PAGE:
My earliest literary influences originated under the pens of DC Thomson cartoonists. Long before going to school I remember trying to decipher the lettering that went with the exploits of Desperate Dan and Oor Wullie, quickly moving on to my brother’s Commando books and occasionally sneaking a peek at what my sisters Liz and Maria were reading. My mother said comics would “rot their brains” but dad encouraged it all with a wry smile. My brother Hugh used to stand at the door of the bedroom in the light from the landing, to read for hours after we had been sent to bed. I quickly realised that learning for yourself was that important.
It was the era of watching the night sky above Drumchapel for signs of Laika and Yuri Gagarin, instantly linking Baikonur with Cape Canaveral in every child’s imagination; of cramming two dozen kids into an exclusive television-owning neighbour’s living room, to view The Lone Ranger and Six Five Special. All the kids on my street were hooked on popular culture – who knew that in a few years it would be the Beatles we were all talking about, or Mick Jagger strutting his stuff on Ready, Steady, Go?
Things changed so fast in that era: I was reading Biggles in the Baltic the evening when, in the memorable words of Anthony Burgess: “The stain of the corpse was left on the living room hearth-rug.” I rushed downstairs to switch on the telly for Bonanza and got the interlude card. Switching over in annoyance I saw a solemn woman pianist performing in front of an orchestra. We all loved Kennedy in my family. I was just ten but the news was staggering - a good friend had just been murdered.
We watched the first episode of Dr Who the following day. Somehow it never worked for me – though the imminence of Space travel, time warps and aliens were a given. Later that evening my thirteen year old sister Elizabeth cried when she heard Millicent Martin singing the title melody of That Was the Week That Was, dripping with the saddest irony.
Central to my social education were larger than life garrulous Irish / Scottish parents and Grandparents as well as three intensely amicable, quick minded siblings. My mother Molly had to engage with everyone she met, find out everything about them and then tell them everything of conceivable interest about herself. If she had lived beyond ’98 she would have spent half her day on Facebook. There was an argument at every meal time but we had been thoroughly indoctrinated by our Grandma Lizzie: “Never let the Sun go down on your anger.”
Telly pre-figured from the early sixties onward in every cultural sphere. It was what opened the good morning conversation every day with my compulsive viewing school friends Chris K and Martin P as soon as we arrived: “Did you see . . . ?”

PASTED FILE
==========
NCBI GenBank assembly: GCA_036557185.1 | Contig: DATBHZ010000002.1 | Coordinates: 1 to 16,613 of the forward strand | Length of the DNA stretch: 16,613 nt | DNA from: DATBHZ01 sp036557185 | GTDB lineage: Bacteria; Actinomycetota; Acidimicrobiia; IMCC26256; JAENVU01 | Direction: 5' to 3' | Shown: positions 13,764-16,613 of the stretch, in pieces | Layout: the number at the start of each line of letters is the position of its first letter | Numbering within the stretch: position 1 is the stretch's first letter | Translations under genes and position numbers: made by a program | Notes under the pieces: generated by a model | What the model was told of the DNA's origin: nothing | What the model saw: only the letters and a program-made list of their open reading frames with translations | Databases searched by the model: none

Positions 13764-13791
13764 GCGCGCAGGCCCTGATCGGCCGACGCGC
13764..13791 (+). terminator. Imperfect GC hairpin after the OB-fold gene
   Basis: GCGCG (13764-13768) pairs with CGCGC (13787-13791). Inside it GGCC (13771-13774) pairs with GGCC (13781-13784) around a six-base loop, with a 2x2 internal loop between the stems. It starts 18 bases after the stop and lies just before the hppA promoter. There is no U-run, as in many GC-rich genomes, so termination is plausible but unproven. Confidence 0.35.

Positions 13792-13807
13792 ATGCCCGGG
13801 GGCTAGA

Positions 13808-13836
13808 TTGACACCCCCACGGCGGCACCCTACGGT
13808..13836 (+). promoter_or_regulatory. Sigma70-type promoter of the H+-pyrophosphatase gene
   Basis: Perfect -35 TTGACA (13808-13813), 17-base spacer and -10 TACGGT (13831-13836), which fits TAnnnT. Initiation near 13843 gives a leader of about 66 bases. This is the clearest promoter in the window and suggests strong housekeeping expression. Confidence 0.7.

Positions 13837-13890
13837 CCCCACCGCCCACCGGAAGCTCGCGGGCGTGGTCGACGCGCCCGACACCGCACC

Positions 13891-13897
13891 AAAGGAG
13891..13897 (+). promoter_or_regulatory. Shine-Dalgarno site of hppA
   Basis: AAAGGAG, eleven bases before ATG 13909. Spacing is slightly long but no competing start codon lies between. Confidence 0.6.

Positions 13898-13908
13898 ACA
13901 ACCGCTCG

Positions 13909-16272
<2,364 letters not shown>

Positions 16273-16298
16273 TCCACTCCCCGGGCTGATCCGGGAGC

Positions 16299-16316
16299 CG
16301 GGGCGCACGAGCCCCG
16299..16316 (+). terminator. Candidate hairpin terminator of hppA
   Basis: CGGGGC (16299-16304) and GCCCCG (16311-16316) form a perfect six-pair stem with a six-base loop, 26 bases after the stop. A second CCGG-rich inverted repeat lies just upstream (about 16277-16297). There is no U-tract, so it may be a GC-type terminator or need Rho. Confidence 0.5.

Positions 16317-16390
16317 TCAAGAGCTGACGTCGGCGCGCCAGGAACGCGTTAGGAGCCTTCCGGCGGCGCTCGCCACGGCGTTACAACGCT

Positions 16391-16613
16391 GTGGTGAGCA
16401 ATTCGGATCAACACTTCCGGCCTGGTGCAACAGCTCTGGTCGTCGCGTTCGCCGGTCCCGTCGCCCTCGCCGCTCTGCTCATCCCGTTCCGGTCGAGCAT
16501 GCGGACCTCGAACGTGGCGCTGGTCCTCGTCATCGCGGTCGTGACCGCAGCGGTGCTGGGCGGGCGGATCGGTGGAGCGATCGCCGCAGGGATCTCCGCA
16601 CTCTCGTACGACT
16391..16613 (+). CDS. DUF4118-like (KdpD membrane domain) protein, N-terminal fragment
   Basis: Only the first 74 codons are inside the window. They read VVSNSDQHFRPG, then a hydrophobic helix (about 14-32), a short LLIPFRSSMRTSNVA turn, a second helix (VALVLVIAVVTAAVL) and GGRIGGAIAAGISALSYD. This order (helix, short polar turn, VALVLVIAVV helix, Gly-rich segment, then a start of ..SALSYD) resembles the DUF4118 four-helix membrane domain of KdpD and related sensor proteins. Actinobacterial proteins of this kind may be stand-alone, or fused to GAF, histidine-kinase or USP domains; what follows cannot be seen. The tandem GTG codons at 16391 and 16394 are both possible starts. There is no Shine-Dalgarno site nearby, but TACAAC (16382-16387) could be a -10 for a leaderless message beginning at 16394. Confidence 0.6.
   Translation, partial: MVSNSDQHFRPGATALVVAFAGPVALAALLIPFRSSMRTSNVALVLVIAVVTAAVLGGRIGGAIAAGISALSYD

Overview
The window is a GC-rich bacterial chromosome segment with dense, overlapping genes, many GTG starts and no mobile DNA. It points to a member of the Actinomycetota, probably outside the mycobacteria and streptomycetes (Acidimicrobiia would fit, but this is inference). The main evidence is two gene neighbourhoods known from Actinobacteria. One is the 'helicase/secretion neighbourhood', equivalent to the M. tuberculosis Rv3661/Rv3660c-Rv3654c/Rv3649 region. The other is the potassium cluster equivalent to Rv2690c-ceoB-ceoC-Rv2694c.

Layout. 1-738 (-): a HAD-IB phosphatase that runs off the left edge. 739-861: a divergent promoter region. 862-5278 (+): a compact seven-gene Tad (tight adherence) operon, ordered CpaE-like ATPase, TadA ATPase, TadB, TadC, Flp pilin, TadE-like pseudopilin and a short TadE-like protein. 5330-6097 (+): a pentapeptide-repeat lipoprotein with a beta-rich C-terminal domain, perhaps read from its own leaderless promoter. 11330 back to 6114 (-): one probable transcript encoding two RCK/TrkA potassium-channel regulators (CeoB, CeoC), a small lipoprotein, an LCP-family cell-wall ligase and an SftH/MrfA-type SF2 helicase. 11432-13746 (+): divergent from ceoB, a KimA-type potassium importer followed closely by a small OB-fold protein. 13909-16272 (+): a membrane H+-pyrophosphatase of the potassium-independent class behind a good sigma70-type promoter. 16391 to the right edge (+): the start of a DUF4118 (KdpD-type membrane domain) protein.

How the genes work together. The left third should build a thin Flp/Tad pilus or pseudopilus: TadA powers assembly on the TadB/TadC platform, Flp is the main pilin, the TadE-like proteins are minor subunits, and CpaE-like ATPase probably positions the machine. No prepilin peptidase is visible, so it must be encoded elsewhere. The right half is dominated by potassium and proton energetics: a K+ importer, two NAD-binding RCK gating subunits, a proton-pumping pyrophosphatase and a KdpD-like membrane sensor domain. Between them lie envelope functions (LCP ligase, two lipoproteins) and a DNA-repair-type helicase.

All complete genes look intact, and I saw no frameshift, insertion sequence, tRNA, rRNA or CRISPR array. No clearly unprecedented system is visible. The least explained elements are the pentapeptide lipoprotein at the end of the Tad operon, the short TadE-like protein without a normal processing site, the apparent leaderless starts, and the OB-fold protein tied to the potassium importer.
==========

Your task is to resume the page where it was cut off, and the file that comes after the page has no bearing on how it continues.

By the time I stopped in horror again in front of the tube, this time at fourteen seeing US jets napalm bombing a Vietnamese village, my sympathies had already tuned to those poor people, never the hard invective of an American President with an eight o’clock shadow. In ’68 Walter Kronkite elaborating upon the visible fear of stunned GI’s desperately engaged in the streets of Hue, set a perspective upon the intimate reality of warfare and the meaning of “cosmic escalation” for the first time ever for hundreds of millions of viewers at home. The politicians just couldn’t keep on lying.
Around the time I was listening to Pete Townshend wryly knocking out Legal Matter on Radio Caroline, my brother made me listen instead to Dylan’s Bringing it All Back Home. Despite seven years between us that connection was always vital for me as a kid. My turn to grab his attention came in my late teens when I got Hughie to spend an evening listening to Pink Floyd and Santana.
From my early teens my brother made me aware of Hemingway and Tolstoy, Golding and the “Angry Young Men”. He gave me an anthology of Steinbeck’s short stories including Tortilla Flat and Cannery Row, which worked for me better than anything I have ever read before or since. Steinbeck’s work is touched by simple compassion for the individual behind the action. I imagine this is the highest art for any writer – to be able to show the truth within the fiction.
Over the years I’ve enjoyed reading works by Herman Hesse; Musuji Ibuse; Arthur Koestler; Len Deighton; John Le Carre; Arthur C Clarke; Larry McMurtry; Michael Connelly; as well as classics from Jane Austen and Thomas Hardy amongst others, all predictable - nothing heavy. I’ve enjoyed reading some of the more popular journalistic historians and autobiographies as well: Stephen Ambrose; Cornelius Ryan; Adam Zamoyski; Sebastian Faulks, RV Jones.
I vaguely remember a drunken conversation in my early twenties with an old school friend David L, who was generally reckoned to be a genius by everyone in our year group. He studied Literature at University. He was discussing Malcolm Lowry’s Under the Volcano with two or three other people who had also read the novel. They were debating whether the principal themes were about alcoholism or depression; sexual frustration; thwarted career ambitions, racial animosity or whatever. It felt like we had all read a different book (tribute the author). I finally interrupted to say emphatically: “No, I think it’s about guilt! Misguided loyalty and uncontrolled rage, resulting in guilt. That’s the burden of anyone who goes to war. They can never forget what they’ve done.”
My dad had told me this when he handed me back the copy of Len Deighton’s Bomber I had lent him, saying: “I can’t read this.” He went on to say there was never a day that passed he did not regret what he had done; never a night when he did not re-live the vicious burden of warfare in his nightmares. Jim and his brother Billy influenced me more than anyone with their brilliant, humorous stories. They in turn would probably agree they had been influenced most in their formative years by their remarkable mother Hannah.